First, I want to unpack the gift rules. Like with all government programs, there were prohibitions on those who bid on contracts offering gifts in order to secure a relationship. In this case, we wanted to make sure schools that were seeking assistance for connecting their classrooms to the internet weren't favoring providers that offered to throw in some free computers or wireless hot spots. That was a part of fraud prevention in the E-Rate program. That makes sense. The FCC adjusted those rules in this crisis so that if there was generosity to be had out there, schools could be beneficiaries. That makes sense. But in the end generosity is not justice — we need a national plan so our schools don't have to start begging on behalf of their students just to get kids connected so they can go to class. So I don't think that small adjustment is efficient or smart. We need to do something at national scale to close the homework gap, and it's really apparent to me that E-Rate is the program to do it.
We can use this policy to meet this moment. E-Rate is the nation's largest educational technology program. It is a quiet powerhouse that has been around since the Telecommunications Act of 1996. Remember 1996? We called the internet the "information superhighway." But Congress was really prescient then and decided that our nation's schools should be connected to the internet for learning. Now we've got to recognize that learning is happening online and help every student reach that online classroom. There's no reason not to use the statute that way.
If you want an example of why we should do this, I remember during the Bush administration when Hurricane Katrina hit, and we had wind and water devastation that drove so many people out of New Orleans. The FCC at that moment updated another one of its programs known as Lifeline to help ensure that those people who had to relocate still had a phone, could rebuild their lives and get connected through communication. We took an existing program and updated it to meet the crisis of the day. There's no reason we can't do that with E-Rate right now, because the homework gap is a national crisis, and we should use programs we have to fix it and address it immediately
Chairman Pai says it's simply not within the FCC's jurisdiction to change E-Rate this way because of how the law is written. What's your response to Pai on that?
That's just an excuse. It's not right. The law has a reference to classrooms, but it also has provisions that suggest we can make adjustments in order to facilitate the underlying purpose, which is to get kids connected to school. Moreover, the FCC has forbearance authority, which it uses on behalf of companies every other week. Why wouldn't we use that same authority to make sure that we get our nation's kids connected?
We can fix the homework gap, we can address digital equity with some modest adjustments to our programs. Our refusal to do so is cruel. We keep looking the other way. We're tying ourselves up in bureaucratic knots to help prevent kids all across this country get connected and actually go to school. Shame on us. There's nothing in the law that prevents us from making the adjustments right now.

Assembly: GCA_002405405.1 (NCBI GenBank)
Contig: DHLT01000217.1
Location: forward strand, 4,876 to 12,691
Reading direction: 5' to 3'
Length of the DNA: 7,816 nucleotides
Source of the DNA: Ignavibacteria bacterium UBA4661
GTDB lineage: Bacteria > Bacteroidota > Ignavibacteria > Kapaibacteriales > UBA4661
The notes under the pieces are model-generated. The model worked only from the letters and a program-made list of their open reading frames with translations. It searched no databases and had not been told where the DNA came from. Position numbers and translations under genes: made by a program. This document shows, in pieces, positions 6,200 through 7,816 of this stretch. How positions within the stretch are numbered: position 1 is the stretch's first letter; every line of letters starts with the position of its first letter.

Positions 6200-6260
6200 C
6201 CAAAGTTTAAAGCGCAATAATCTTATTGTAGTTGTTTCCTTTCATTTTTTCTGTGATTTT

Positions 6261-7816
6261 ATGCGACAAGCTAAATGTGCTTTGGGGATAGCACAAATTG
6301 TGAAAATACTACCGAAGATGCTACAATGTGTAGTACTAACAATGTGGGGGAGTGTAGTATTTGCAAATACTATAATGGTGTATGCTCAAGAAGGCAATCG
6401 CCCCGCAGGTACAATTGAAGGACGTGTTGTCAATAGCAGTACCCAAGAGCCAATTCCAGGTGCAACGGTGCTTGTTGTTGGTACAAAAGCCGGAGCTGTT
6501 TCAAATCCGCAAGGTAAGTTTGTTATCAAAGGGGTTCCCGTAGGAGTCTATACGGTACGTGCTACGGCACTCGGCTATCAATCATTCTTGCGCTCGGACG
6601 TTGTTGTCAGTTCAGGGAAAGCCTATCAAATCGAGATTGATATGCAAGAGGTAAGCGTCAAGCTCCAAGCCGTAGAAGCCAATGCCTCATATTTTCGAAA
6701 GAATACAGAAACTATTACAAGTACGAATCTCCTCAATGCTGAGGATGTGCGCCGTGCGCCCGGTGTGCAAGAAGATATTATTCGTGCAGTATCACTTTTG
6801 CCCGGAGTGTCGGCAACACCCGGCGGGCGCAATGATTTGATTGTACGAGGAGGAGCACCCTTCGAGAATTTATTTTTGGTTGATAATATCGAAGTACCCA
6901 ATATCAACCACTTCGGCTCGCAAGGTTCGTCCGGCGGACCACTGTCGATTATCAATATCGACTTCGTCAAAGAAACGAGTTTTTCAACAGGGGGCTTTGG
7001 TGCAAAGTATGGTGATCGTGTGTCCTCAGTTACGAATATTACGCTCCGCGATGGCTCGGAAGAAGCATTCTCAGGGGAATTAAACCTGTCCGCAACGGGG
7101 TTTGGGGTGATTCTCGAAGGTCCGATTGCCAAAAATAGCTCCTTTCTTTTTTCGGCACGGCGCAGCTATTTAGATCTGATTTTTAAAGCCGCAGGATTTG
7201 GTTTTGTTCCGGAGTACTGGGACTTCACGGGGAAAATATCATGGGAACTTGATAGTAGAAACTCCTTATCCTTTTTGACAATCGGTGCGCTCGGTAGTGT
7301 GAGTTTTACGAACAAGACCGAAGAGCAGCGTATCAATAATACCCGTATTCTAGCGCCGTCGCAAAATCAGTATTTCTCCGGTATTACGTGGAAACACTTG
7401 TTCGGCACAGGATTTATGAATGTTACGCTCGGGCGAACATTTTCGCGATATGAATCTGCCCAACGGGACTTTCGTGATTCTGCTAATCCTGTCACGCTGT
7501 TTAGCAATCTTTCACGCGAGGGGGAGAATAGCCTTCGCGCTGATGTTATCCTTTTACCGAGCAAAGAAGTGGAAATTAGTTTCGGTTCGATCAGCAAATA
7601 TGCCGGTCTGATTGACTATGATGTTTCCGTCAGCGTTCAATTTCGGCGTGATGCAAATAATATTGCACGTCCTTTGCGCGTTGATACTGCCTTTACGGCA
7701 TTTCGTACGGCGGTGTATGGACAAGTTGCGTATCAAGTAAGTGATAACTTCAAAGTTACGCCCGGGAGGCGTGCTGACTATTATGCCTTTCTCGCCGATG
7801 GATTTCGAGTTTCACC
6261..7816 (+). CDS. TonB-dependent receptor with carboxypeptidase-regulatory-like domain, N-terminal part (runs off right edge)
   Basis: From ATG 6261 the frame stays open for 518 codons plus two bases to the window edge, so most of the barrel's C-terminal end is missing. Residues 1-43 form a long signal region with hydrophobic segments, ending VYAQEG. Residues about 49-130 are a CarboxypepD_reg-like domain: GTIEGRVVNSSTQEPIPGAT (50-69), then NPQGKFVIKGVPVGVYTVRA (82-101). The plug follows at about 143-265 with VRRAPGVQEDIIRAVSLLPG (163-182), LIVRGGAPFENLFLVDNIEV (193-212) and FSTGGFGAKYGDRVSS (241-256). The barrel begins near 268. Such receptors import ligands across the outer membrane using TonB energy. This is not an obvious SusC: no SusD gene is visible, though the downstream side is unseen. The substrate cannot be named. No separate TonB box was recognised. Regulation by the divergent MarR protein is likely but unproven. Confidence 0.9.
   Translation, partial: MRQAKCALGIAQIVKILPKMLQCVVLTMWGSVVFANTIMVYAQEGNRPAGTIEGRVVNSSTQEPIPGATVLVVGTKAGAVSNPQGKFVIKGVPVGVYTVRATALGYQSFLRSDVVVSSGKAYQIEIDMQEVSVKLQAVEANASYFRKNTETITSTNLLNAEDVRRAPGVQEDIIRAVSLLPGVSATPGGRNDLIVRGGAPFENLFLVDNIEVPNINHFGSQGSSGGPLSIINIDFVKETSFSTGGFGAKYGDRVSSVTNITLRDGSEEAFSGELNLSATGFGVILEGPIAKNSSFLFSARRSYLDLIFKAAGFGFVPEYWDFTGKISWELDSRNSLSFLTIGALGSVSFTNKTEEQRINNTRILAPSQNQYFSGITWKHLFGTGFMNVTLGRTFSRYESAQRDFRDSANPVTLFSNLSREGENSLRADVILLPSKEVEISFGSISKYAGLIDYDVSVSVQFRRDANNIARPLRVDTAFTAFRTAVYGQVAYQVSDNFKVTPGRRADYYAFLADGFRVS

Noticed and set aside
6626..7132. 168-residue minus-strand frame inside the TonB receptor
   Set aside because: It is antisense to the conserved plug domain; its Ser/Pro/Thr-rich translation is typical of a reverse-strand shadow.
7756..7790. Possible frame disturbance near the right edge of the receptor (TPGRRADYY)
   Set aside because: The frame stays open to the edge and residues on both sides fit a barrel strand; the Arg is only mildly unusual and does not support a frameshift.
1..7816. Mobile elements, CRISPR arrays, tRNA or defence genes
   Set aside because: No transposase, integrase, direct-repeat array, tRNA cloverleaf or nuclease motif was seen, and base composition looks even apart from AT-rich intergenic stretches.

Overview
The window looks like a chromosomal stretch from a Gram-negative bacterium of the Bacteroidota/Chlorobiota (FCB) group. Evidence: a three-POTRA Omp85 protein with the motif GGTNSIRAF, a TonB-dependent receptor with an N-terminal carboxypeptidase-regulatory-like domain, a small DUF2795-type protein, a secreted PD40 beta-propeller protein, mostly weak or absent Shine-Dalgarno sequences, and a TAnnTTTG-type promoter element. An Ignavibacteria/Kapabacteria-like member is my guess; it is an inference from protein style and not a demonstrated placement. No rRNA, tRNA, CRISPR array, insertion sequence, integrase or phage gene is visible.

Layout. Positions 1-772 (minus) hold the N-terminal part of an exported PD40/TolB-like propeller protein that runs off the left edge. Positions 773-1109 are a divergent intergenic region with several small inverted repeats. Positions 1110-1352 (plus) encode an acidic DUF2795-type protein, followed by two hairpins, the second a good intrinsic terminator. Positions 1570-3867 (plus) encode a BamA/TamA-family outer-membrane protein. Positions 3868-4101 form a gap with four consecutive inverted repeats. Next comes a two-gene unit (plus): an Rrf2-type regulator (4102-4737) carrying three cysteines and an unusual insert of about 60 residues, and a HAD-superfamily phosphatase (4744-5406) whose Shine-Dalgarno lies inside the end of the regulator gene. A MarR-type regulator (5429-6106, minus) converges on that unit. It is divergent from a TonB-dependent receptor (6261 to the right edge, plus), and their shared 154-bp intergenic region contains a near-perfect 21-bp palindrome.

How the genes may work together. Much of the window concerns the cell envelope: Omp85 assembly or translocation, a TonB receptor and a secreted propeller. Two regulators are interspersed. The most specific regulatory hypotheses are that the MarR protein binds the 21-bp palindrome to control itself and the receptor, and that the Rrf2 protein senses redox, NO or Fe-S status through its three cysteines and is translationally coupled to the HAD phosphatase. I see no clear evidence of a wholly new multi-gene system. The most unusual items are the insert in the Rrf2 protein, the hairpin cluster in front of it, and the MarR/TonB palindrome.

You don't think it's necessary to have Congress step in here?
To be clear, in 2012, the FCC ran a pilot project that involved helping kids get connected at home. We have all the authority we need to do this right now. If Congress wants to step in with an additional push and additional funds, we should welcome that, but there's nothing in the law stopping the FCC from fixing this right now.
The election is coming up. What's the first thing you'd like to see from a Democratic administration on tech policy?
I think we need 100% of our households online. It needs to be a national policy — 100%, nothing less, because everyone needs to have access to affordable and reliable broadband. Without it, every other goal we have in the next few years is going to be difficult to reach. And there's no individual, household, business or community that will have a fair shot at success in the digital age without it. We need a 100% policy. We've got to reach everyone no matter who they are or where they are.
Update: This article was updated Jan. 21, 2021, to include that Rosenworcel was named acting chair.
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Emily Birnbaum ( @birnbaum_e) is a tech policy reporter with Protocol. Her coverage focuses on the U.S. government's attempts to regulate one of the most powerful industries in the world, with a focus on antitrust, privacy and politics. Previously, she worked as a tech policy reporter with The Hill after spending several months as a breaking news reporter. She is a Bethesda, Maryland native and proud Kenyon College alumna.